What constitutes a miracle

In the upcoming days the Jewish people will celebrate the holiday of Hanukkah.  Known to many as the Festival of Lights, the first word that comes to mind when thinking about this holiday would have to be the word miracle. But with the question being which of the 2 miracles related to the holiday is most significant in the celebration, the question needs to be asked.  What constitutes a miracle?

Most people identify a miracle as an occurrence that defies all human and natural powers. Most notably in Biblical history is the parting of the Red Sea.  However, since the belief in a miracle more often than not goes hand in hand with the belief that God is somehow involved, there are many that search for explanations to these events, rather than acknowledging the existence of a miracle. The problem with a miracle, particularly in today’s world, is that it is, by definition, not something that can be proven. The individual event taking place often can be verified, but proving it was a miracle and not explainable by logic or science is another story.

To help get into this a little deeper we need to address the 2 miracles associated with Hanukkah. A large segment of the Jewish world that celebrates the holiday identifies primarily with the miracle surrounding the reason that it is an 8 day holiday.  When the Jewish people returned to the Holy Temple after their victory against the Greeks and prepared to kindle the lights, they appeared to have only enough oil for one day.  When the Menorah burned for 8 days instead of 1, this was seen as a miracle.  Subsequently we celebrate Hanukkah for 8 days, lighting 1 candle the first day and progressing to 8 candles on the final day.  While this part of the holiday may be seen by many as the miracle of Hanukkah, the true miracle is actually how we made it to the Temple to light the Menorah in the first place.  This is the miracle of the Jewish people, with their leader Judah the Maccabee defeating the mighty Greek army.  The irony of this is that winning a war is far easier to validate as a natural occurrence, albeit an amazing one, than is one day of oil lasting for eight.  But even the prayer said during Hanukkah every day in the Amidah, the prayer of Al Hanisim, translated into English as About the miracles, the focus is put on the battle won by the Jewish army.
The prayer says the following:
In the days of Mattathias son of Yohanan the high priest, the Hasmonean, and his sons, when the evil kingdom of Greece stood against your people Israel in order to make them forget your Torah and violate your laws. 
You, in your enormous mercy, stood up for them in their time of great need, upheld their cause, judged their case, and avenged their oppressors. You delivered the mighty into the hands of the week, the many into the hands of the few, the impure into the hands of the pure, the wicked into the hands of the righteous, and the degenerates into the hands of those who cling to your Torah.
And you made for yourself a great and holy name in your world, and performed a great salvation and miracle for your people Israel, as you do today.

This speaks entirely to the battle won and only later does it speak to how the Jewish people went to the Temple and lit a candelabra in dedication.  Even then it doesn’t speak to it being a miracle as much as an action of gratitude.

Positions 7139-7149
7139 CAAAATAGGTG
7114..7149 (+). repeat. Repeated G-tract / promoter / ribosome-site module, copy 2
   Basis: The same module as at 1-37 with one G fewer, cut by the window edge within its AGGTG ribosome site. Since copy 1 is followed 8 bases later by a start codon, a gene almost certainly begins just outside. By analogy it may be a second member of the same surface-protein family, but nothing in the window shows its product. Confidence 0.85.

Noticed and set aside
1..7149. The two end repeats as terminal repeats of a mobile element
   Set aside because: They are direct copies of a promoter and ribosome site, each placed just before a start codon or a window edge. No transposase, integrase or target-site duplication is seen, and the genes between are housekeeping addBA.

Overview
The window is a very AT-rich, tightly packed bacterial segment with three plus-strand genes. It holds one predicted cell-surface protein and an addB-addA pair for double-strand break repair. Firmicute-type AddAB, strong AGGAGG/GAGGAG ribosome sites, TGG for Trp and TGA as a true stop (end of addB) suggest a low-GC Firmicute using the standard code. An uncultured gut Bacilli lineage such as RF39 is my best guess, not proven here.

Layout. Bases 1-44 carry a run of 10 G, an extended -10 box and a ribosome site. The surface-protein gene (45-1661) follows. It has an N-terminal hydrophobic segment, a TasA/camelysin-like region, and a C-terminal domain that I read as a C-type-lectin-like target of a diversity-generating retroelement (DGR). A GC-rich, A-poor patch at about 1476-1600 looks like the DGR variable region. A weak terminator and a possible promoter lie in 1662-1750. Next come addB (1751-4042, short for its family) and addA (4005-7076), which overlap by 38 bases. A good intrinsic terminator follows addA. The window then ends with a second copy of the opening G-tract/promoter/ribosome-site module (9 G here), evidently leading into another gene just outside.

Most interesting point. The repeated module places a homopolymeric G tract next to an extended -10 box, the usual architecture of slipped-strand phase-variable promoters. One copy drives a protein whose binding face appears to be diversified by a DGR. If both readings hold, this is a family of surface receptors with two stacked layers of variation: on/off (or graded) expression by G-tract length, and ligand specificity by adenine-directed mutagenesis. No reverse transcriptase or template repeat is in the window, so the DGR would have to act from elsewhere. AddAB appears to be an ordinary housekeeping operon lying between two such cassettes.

And afterward, your children came to the Holy of Holies in your House, and they cleansed your Palace and purified your Temple and they kindled lights in the courtyard of your Sanctuary and they established these eight days of Hanukkah to give thanks and to praise your great name.

So what does this teach us?  Is a miracle a reality or is it a perception?  Last February I slipped on the ice, hit the back of my head on concrete, was taken to the hospital by ambulance, was given 5 staples and suffered a concussion. When the Dr. in the ER saw the results of my CT Scan she said she was relieved to see that I was OK because based on her initial examination of my injury she wasn’t sure that I would be.  It was clear that if I had hit my head a little harder I may very well have died or at the very least suffered a far worse injury.  As it happened, by May 1st all the symptoms of the concussion had gone away.  What very easily could have been a life changing event turned into nothing more than a bad memory. To me, this was a miracle.  While certainly explainable by medical science, if for no other reason than the fact that God chose to make this no more than something I learn from, to me this was indeed a miracle.

I will never forget a few years back when someone asked Rabbi Moshe Novoseller, the esteemed uncle of my friend Rabbi Amiel Novoseller how he was doing, he replied, “an amazing thing happened to me this morning. I woke up”.

What constitutes a miracle?  The truth is that only we can determine that for ourselves.  If our level of faith is one that says that we believe every day we are alive is a miracle, then for us it truly is a miracle.  If our level of faith is one where we need absolute scientific or medical evidence of why an event took place, and none other than an exceptional happenstance, then maybe that is what we call a miracle.  Maybe the whole purpose of Hanukkah is to look at everything that takes place around us and make an honest analysis of why it happens.  And maybe then we will see miracles where we never did before. 






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